Hello my name is _____ and I have a caffeine addiction [do you?].

Written By


Expert Reviewed By

Dr. Lauryn Lax, OTD, MS

Dr. Lauryn, OTD, MS is a doctor of occupational therapy, clinical nutritionists and functional medicine expert with 25 years of clinical and personal experience in healing from complex chronic health issues and helping others do the same.


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“Hello, I’m Lauryn. I am a Crystal Light-aholic.”


…No longer.


However, had you met me about 4 or 5 years ago, this is probably something I would have said.


We all have our ‘vices.’


Little did I know, how much my vice was harming my health—and yet, at the time, I could not (and did not want to) stop.


A pitcher-full at lunch (anywhere from 36-48 ounces) and another pitcher around dinner…was a lot.


The signs and symptoms spoke for themselves:


  • Headaches and light-headedness
  • Nausea
  • Indigestion
  • Blurry vision
  • Insatiable cravings for my Crystal Light should I miss it—for whatever reason
  • Bloating and constipation


However, the crazy thing is, I never correlated these ‘symptoms’ with my diet—the excessive Crystal Light I was consuming (and needed to consume) daily.


Instead, these were just my ‘norm’ way of feeling.


How did I get over the hump?



When I discovered the ‘crazy’ philosophy of eating real food, I was challenged by a friend to stop consuming artificial sweeteners.


I initially thought: NEVER. And vowed to eat real food and do everything else, except give up the sweetened water drink.


However, one day, following lunch, I remember, for whatever reason, my usual drink hit me especially hard that day…severe stomach pain that lingered throughout the rest of the day, and left me on the floor, doubled over in pain.


I still didn’t correlate it necessarily with the Crystal Light, but decided—for the rest of the day…to give it a break.


Come dinner, no Crystal Light in sight, I ate whatever I could stomach, along with some water, and knew the next day would be a new day…without Crystal Light.


“Ahhhhhh”—it’s as if the angels were singing in a choir. I felt ahhhhh-mazing…no stomach pain; no fuzzy feeling in my head; no blurred vision that day; no bloating or constipation.


Weird, I thought.


I never looked back. Quit it cold turkey. And today, I have no cravings whatsoever for that artificially flavored drink.


The reason I write this today is to address a hot topic that continues to be the cry of countless clients and people I talk to on a daily basis….




“I need coffee to…”


  • “Function”
  • “Wake up in the morning”
  • “Keep alert”
  • “Keep going”
  • “Calm me down” (yes, that was a new one to me…this guy drank so much coffee that it actually had the reverse effect on him)




It’s an epidemic.


Don’t get me wrong…I LOVE the coffee shop scene as much as the next person; Coffee is not inherently a ‘bad thing’; and Starbucks is not the ‘devil’—BUT…something has gone awry in the way our society functions to neeeeeeeed coffee (and LOTS of it), as if it were a nutrient vital to one’s existence (news flash: it is not).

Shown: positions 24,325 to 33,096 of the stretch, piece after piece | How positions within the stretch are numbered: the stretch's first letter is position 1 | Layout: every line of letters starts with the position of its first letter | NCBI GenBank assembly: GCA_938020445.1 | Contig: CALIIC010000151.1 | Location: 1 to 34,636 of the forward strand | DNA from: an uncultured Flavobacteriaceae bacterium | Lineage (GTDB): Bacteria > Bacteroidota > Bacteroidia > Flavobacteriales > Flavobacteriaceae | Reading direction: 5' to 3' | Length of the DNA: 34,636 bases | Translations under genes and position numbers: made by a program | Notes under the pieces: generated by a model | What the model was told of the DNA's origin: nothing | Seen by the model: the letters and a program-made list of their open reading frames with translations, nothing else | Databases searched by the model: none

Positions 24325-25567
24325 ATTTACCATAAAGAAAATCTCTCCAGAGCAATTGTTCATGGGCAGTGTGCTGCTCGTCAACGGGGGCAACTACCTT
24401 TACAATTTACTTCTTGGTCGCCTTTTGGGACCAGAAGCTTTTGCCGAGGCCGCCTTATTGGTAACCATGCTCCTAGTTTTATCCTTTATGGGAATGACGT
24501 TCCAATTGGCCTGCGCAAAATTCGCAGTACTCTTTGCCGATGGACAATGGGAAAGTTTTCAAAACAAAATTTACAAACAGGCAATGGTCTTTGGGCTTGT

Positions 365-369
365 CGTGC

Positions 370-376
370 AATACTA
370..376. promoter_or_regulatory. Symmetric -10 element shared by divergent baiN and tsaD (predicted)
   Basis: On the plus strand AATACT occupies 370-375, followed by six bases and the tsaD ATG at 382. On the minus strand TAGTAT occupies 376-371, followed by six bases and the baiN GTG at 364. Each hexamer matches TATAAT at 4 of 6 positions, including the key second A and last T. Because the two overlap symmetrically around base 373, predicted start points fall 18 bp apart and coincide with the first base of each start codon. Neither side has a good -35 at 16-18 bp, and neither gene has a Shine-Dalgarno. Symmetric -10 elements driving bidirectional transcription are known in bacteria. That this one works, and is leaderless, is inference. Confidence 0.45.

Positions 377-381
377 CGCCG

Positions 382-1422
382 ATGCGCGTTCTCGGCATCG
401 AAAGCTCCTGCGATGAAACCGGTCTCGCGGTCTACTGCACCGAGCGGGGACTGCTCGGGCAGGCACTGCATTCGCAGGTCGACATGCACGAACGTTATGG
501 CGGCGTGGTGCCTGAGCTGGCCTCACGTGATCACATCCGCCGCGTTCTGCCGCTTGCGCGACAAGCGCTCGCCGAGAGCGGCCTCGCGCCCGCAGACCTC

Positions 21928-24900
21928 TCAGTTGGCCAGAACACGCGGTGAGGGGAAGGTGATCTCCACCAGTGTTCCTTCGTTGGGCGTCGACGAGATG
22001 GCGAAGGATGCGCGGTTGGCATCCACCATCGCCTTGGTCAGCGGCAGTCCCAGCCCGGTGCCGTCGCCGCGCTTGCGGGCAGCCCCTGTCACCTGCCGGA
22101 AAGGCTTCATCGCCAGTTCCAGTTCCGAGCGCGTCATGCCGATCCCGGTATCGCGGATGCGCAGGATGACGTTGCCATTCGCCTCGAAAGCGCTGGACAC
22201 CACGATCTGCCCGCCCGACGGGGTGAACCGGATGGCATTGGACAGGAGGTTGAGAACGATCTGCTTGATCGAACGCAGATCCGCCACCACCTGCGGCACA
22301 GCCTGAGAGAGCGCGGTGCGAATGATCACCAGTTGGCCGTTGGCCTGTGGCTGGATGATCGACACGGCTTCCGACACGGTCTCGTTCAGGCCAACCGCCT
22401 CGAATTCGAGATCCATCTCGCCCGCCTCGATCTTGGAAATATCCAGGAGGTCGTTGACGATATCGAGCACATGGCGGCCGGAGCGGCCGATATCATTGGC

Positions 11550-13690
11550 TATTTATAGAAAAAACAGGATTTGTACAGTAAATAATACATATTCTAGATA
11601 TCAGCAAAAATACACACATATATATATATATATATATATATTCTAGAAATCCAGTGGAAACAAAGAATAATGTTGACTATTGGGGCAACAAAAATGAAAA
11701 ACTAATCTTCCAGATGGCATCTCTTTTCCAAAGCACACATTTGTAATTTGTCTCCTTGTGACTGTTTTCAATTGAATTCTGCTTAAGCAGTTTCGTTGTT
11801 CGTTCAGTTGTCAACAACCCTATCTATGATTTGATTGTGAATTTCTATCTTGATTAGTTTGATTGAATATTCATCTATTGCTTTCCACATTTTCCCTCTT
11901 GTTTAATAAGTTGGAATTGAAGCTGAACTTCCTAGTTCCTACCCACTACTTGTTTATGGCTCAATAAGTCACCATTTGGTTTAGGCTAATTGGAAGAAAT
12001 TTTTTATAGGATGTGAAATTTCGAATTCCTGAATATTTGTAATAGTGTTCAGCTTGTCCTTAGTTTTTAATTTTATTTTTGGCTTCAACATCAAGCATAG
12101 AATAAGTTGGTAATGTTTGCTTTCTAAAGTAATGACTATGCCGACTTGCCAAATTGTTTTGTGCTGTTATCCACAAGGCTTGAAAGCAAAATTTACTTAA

• Shots of espresso
  • A whole pot of coffee within the first hour or two of waking
  • 3 to 4 cups throughout the day (to upwards of 10-12 cups—yes, have met that person as well)


On average, 80-90% of adults and children in the United States consume the caffeine equivalent of two to three cups of coffee daily.


This my friends, like my Crystal Light addiction at one time, is not normal…nor is it how your body is innately wired, or meant to function.


In fact, did you know that being addicted to coffee may be a sign of a nutritional deficiency?


What nutritional deficiency?, you may ask (after all, coffee doesn’t necessarily supply nutrients anyhow).


Amino acid deficiency.


Amino acids are the “building blocks” of neurotransmitters—the “feel-good” chemicals in our brains.
When are brains become stripped of these feel-good chemicals, we reach for “drugs” to feel better. And, I’m not necessarily talking about pot. Sugar, cigarettes, alcohol, and coffee are all “psychoactive drugs” (i.e. drugs that change our brain chemistry).


How come you may be deficient in amino acids?


The body absorbs amino acids from the protein we eat. Unfortunately, many of us have a history of not eating enough protein (even if you ‘eat clean’ now, think back to your youth: packaged bars, cereal, fake foods like white flour and sugar). Many Americans opt for a bagel with cream cheese, banana and orange juice, or granola bar a plate of pancakes and call it breakfast, eat a sandwich on whole grain bread for lunch and eat a whole plate of pasta or bowl of rice, with a little bit of protein in it for dinner.

In addition, many of us simply don’t eat enough food. We skip meals and/or diet (all of which wreaks havoc on our brain chemistry).


Lastly, while protein may be a staple part of your diet today…are you digesting and assimilating it appropriately? If you have dysbiosis (i.e. poor digestion, presenting in symptoms such as ‘leaky gut’, GERD, constipation, slowed digestion, hypocholrida-low stomach acid), or don’t practice good food hygiene (i.e. chewing your food thoroughly, preparing your own food, mind-body connection while eating, etc.), you are more than likely NOT getting all the amino acids your brain and body need to thrive.